Ariad Pharmaceuticals said a U.S. federal court ruled in favor of it and co-complainants in a patent infringement case against Eli Lilly, saying that the patent was valid and enforceable.
The patent covered methods of treating human disease by regulating NF-(kappa)B cell-signaling activity, the biotechnology company said in a statement.
Ariad has an exclusive license to patents related to certain NF-(kappa)B treatment methods, the company said.
In May 2006, a jury had ruled in favor of Ariad and other complainants saying the patent claims asserted in the lawsuit were valid and infringed with respect to Eli Lilly's osteoporosis drug, Evista, and septic shock drug, Xigris.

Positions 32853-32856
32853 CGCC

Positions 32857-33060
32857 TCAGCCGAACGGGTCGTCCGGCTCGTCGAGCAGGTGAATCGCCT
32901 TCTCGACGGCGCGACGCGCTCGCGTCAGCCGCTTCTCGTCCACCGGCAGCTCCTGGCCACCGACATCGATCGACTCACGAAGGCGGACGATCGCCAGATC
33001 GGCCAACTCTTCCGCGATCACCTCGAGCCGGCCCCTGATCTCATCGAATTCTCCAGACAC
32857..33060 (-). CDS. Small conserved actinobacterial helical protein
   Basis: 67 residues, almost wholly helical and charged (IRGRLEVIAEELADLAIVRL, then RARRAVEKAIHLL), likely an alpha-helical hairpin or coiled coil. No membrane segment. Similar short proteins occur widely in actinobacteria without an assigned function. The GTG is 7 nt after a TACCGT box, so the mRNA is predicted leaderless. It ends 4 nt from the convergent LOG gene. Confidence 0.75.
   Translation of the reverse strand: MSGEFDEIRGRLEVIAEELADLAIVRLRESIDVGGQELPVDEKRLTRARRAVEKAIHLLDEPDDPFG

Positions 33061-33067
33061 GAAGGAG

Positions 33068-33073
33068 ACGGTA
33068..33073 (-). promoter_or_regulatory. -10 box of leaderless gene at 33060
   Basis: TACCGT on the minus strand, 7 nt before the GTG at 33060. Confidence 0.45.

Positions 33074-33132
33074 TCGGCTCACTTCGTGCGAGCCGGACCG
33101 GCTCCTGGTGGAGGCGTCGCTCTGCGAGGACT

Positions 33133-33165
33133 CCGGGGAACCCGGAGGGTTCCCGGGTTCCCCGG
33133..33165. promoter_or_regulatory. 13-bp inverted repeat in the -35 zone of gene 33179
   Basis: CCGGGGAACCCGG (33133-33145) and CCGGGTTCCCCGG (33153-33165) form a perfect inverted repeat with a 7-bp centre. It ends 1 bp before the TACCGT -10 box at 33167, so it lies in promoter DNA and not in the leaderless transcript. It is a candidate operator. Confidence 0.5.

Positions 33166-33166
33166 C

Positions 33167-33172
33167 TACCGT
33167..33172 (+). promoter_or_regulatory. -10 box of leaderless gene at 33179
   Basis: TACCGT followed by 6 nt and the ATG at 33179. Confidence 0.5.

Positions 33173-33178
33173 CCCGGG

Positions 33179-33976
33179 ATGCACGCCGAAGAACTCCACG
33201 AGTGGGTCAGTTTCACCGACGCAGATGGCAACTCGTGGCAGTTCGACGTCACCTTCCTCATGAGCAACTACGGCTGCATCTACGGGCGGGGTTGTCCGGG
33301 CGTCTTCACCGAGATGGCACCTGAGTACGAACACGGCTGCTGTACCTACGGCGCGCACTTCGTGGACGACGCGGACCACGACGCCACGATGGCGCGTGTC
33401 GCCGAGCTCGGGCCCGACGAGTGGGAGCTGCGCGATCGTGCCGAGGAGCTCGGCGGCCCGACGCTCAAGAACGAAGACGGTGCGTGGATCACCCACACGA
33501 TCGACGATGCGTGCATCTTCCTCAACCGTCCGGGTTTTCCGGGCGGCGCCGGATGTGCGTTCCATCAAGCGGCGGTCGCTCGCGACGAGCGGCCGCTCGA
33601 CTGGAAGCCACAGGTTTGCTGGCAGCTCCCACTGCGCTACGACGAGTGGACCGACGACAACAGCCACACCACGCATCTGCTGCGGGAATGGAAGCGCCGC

The jury had also awarded damages of about $65.2 million. The co-complainants are Massachusetts Institute of Technology, Whitehead Institute for Biomedical Research, and President and Fellows of Harvard College, Ariad said.
Ariad also said that the U.S. Patent and Trademark Office issued a final office action in its re-examination of the NF-(kappa)B patent.
The Patent and Trademark Office rejected the patentability of certain claims of the patent, including those asserted in the Eli Lilly lawsuit and a separate lawsuit against Amgen and Wyeth, Ariad said.
In April, Ariad said it had filed a counter claim against Amgen and Wyeth alleging patent infringement. The claim was in response to a lawsuit filed by Amgen seeking to invalidate claims of NF-(kappa)B patent, Ariad said.